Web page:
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Accumulo >> mail # user >> Tabletserver message "Running low on memory"


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Re: Tabletserver message "Running low on memory"


On 11/12/13, 1:25 PM, Terry P. wrote:
> Hi Josh,
> Thanks for your exhaustive reply. I am using Native maps, and it's set
> to 1G in my accumulo-site.xml.  The data and index cache settings there
> are still at their 3G default values as well (50M and 512M).  I
> definitely didn't realize that and will increase their size given I have
> plenty of memory sitting around idle (it was intended to be used for
> caching too!).
>
> Will increasing the tserver.memory.maps.max in accumulo-site.xml perhaps
> help reduce these warning messages?  My only concern is that an operator
> may be monitoring the Accumulo Monitor GUI and see the memory warnings
> and think "Oh no, we're almost out of memory, I should page someone!"

Hahaha, yeah, I know what you mean. You can tell them that it's just a
"warning" and not an "error" :P. Increasing the size of the memory maps
won't make the error go away. I believe that warning is purely over JVM
heap. I don't believe there's any code (outside of the flush-policy for
when to close a native map and start a new one to make sure the
tserver.memory.maps.max is observed) to monitor the size of the native maps.

You would want to increase JVM heap size to keep that error from
happening or reduce the amounts of heap you give to the index block or
data block cache.

> Based on what you've seen, is the warning innocuous and can just be ignored?

IMO, yes. Given with a strong recommendation that you know that you're
not spending any significant time in garbage collection.

`fgrep 'gc ParNew'` on your tserver.debug.log and not seeing "spiky" gc
cycles.

>
>
> On Tue, Nov 12, 2013 at 3:03 PM, Josh Elser <[EMAIL PROTECTED]
> <mailto:[EMAIL PROTECTED]>> wrote:
>
>     IMO, I see this at home on my computer no matter what memory
>     settings I use. I've become pretty accustomed to flat out ignoring it...
>
>     As for heap management, there are two big paths here: with "native
>     maps" and without. When you write data to Accumulo, it goes to two
>     places: 1) Write-ahead log and 2) Memory maps. The WAL ensures that
>     if you have writes in memory on a server that dies, that you don't
>     lose data. The memory maps give you much faster ingest over trying
>     to write into a sorted file.
>
>     1) Native maps (aka c++ code over JNI)
>
>     This memory allocation, controlled by tserver.memory.maps.max in
>     accumulo-site.xml, is "off heap" memory. It is not limited by the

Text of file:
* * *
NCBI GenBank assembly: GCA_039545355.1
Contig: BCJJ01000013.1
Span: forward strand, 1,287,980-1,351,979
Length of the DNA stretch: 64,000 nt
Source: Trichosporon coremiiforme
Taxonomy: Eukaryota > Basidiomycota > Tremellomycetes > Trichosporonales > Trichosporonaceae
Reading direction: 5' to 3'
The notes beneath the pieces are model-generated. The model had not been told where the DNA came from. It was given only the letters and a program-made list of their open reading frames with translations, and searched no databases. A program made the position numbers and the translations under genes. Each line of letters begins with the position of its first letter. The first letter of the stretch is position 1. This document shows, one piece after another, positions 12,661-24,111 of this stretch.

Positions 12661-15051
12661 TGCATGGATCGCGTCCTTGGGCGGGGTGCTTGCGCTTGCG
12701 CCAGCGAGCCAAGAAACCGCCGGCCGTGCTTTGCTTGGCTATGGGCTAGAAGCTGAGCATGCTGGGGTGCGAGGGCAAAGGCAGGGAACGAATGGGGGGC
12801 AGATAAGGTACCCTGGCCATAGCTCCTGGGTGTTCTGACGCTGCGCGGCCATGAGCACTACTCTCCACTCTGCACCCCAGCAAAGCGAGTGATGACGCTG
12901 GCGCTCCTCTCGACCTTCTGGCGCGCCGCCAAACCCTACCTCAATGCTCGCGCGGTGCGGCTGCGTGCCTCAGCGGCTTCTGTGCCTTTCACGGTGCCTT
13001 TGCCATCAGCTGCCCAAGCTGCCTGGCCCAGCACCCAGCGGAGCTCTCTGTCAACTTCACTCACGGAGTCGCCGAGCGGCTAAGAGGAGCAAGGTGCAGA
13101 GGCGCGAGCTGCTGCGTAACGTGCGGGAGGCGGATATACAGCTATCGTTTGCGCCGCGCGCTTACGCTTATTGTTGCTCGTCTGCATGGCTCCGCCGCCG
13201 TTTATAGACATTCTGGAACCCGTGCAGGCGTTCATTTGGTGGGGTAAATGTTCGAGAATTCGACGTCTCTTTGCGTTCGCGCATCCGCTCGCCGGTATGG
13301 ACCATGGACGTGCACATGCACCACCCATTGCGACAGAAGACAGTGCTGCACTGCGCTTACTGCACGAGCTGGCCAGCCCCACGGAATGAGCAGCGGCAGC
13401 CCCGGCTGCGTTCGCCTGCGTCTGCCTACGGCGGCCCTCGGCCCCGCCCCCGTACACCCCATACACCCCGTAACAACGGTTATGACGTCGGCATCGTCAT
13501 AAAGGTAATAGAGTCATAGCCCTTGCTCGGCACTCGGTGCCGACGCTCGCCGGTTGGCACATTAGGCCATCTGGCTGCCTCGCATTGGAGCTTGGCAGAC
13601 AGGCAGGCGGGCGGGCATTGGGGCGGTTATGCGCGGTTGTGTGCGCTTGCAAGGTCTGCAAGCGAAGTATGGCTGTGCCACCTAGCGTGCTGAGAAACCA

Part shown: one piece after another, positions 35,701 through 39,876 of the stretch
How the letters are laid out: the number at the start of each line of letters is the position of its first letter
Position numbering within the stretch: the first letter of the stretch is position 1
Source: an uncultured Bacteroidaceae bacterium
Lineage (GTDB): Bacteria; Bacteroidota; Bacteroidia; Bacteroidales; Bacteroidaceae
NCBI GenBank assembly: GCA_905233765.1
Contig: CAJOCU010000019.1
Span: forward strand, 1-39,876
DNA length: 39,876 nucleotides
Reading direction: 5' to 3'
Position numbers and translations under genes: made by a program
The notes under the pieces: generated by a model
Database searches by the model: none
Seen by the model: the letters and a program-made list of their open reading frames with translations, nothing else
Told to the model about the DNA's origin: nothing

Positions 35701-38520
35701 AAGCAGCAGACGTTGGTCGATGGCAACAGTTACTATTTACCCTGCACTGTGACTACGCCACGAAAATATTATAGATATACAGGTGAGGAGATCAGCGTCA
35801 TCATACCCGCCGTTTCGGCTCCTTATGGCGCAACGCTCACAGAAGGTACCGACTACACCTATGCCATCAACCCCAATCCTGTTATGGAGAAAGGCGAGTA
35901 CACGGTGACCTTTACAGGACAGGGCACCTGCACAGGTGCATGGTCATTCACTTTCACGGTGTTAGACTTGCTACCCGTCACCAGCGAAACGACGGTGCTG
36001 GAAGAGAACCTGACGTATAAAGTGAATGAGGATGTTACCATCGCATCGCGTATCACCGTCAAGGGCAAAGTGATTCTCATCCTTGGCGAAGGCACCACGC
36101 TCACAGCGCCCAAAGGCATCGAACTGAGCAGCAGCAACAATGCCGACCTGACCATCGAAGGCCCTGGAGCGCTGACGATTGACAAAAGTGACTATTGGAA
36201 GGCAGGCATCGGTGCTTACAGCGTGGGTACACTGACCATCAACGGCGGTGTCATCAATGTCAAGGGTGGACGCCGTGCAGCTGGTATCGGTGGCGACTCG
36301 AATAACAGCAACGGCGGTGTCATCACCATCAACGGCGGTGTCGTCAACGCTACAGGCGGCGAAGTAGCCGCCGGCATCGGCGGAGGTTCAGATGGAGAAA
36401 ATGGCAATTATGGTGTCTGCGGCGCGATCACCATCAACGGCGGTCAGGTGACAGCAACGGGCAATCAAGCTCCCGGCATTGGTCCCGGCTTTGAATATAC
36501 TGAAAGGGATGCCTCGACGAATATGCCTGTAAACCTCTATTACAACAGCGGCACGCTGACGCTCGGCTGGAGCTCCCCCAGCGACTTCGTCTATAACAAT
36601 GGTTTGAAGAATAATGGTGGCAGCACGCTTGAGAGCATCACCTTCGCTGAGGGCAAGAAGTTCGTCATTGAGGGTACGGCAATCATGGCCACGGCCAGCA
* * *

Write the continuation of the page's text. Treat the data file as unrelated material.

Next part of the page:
>     JVM heap limits you specify in ACCUMULO_TSERVER_OPTS in
>     accumulo-env.sh. As such, you need to make sure that you don't
>     over-allocate memory usage on your node (tserver.memory.maps.max +
>     JVM Xmx + fudge-factor < total available memory).
>
>     2) Non-native (in JVM)
>
>     This serves the same purpose as #1 but is in JVM heap as opposed to
>     off heap. Ingest will be slower and JVM gc will likely be a bigger
>     issue than using the native maps. This does make the JVM sizing a
>     little more straightforward: JVM Xmx + fudge-factor < total
>     available memory (but math is pretty easy).
>
>     Assuming you use the native maps, lets break down what you see in
>     JVM heap.
>
>     1) Index block cache
>
>     Each RFile (backing file for tablets in Accumulo), has an
>     multi-level index structure which lets you efficiently find the data
>     in that file. Accumulo provides the ability to cache this index
>     information instead of reading and deserializing from disk every
>     time. Controlled by tserver.cache.index.size.
>
>     2) Data block cache
>
>     Similar to #1 except it's for the actual blocks of data in that
>     RFile (the key-value pairs) instead of just the index structure.
>     Controlled by tserver.cache.data.size. This can give you some
>     benefit over having to hit a (potentially, remote) datanode every
>     time you perform a read in a read-heavy environment.
>
>     3) "The rest"
>
>     Consider this the rest of the things that the tabletserver does.
NEW: Monitor These Apps!
elasticsearch, apache solr, apache hbase, hadoop, redis, casssandra, amazon cloudwatch, mysql, memcached, apache kafka, apache zookeeper, apache storm, ubuntu, centOS, red hat, debian, puppet labs, java, senseiDB